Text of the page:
Solely for the purpose of determining whether the monetary jurisdictional limit has been met, the Court calculates that based upon the aforementioned Plaintiff's lost wages from the date of her termination to the time of removal, that they are at least $10,470.00. Additionally, although this Court declines to project future wage loss until a trial date is set, it is reasonable to anticipate compensatory damages may exceed $10,470. See Simmons v. PCR Technology, 209 F.Supp.2d 1029, 1032 (N.D. Cal. 2002).

B. Emotional Distress

Plaintiff's complaint seeks relief in the form of damages for emotional distress as a result of Defendant's conduct. Plaintiff references "great mental, physical, and nervous discomfort, annoyance, distress, anguish, worry [and] anxiety." (Doc. 1, Ex. A & ¶ 47.)

A court may consider that emotional distress damages "are potentially substantial." Richmond v. Allstate Ins. Co., 897 F.Supp. 447, 450 (S.D. Cal. 1995). Such damages are also properly considered when calculating the amount in controversy if emotional distress damages were not clearly pled. Id., at 450.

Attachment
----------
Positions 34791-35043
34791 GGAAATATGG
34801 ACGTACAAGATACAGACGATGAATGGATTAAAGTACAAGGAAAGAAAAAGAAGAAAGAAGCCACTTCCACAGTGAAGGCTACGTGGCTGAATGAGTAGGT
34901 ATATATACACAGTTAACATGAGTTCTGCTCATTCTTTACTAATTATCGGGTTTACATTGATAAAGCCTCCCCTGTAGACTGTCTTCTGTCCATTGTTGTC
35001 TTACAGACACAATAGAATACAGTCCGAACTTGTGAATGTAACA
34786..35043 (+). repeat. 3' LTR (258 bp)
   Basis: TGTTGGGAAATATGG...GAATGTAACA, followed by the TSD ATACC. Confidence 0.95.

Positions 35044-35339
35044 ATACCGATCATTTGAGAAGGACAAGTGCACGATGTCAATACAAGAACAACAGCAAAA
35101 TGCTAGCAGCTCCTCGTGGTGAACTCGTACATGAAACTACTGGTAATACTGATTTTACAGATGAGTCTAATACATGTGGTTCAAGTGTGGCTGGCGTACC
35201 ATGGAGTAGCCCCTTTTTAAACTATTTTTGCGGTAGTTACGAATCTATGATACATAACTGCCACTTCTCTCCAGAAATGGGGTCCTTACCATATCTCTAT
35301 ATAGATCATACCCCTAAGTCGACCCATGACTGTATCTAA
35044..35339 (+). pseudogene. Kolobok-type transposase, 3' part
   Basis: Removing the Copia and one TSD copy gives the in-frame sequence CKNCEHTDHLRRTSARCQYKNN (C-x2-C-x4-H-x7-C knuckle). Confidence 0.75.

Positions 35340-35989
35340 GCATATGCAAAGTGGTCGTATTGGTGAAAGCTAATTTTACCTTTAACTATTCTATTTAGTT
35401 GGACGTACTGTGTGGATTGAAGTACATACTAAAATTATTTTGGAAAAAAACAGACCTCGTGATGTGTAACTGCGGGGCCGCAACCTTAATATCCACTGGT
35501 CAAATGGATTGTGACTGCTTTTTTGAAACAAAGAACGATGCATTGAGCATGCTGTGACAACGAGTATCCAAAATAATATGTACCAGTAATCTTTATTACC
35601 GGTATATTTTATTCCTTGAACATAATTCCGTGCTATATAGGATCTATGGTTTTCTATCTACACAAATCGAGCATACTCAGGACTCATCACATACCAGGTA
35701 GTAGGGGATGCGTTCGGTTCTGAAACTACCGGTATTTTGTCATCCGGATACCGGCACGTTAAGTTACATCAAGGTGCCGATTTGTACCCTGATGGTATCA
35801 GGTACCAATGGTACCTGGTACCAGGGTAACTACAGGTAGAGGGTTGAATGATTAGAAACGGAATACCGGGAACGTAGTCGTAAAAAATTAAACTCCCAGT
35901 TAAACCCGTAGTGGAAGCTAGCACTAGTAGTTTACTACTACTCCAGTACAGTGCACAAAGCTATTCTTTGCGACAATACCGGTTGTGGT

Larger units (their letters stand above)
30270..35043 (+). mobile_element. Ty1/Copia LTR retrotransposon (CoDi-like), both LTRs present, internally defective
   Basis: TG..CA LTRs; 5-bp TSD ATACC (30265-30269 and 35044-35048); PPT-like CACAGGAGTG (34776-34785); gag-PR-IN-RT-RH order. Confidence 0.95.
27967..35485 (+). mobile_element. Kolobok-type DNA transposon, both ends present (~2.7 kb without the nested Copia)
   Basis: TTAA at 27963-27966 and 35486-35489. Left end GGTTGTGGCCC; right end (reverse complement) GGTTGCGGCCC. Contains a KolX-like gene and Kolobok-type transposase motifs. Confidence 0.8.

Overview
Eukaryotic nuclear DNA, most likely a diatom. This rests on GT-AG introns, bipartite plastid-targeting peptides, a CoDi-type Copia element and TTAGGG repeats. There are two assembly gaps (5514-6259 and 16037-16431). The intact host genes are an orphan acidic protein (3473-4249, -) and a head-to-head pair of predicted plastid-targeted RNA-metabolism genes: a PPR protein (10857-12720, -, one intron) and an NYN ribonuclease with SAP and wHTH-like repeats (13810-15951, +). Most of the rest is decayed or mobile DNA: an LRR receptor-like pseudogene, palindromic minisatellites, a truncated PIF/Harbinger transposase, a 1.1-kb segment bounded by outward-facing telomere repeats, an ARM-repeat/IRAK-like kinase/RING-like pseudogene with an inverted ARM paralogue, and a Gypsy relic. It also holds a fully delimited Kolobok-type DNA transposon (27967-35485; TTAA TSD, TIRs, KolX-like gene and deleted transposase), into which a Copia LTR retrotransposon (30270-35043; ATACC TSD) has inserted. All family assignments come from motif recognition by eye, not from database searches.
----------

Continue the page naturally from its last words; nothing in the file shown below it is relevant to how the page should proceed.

To the degree Defendant has cited to authority wherein a jury awarded emotional distress damages nearly equal to the damages awarded for the plaintiff's lost wages, it is not unreasonable to consider that Plaintiff here may likewise be entitled to damages for emotional distress in an amount at least equal to her lost wages. See Simmons v. PCR Technology, 209 F.Supp.2d at 1034.

C. Punitive Damages

Plaintiff's complaint seeks punitive damages for Defendant's despicable, oppressive, fraudulent, malicious, deliberate, egregious and inexcusable conduct related to her allegedly improper termination. (Doc. 1, Ex. A.)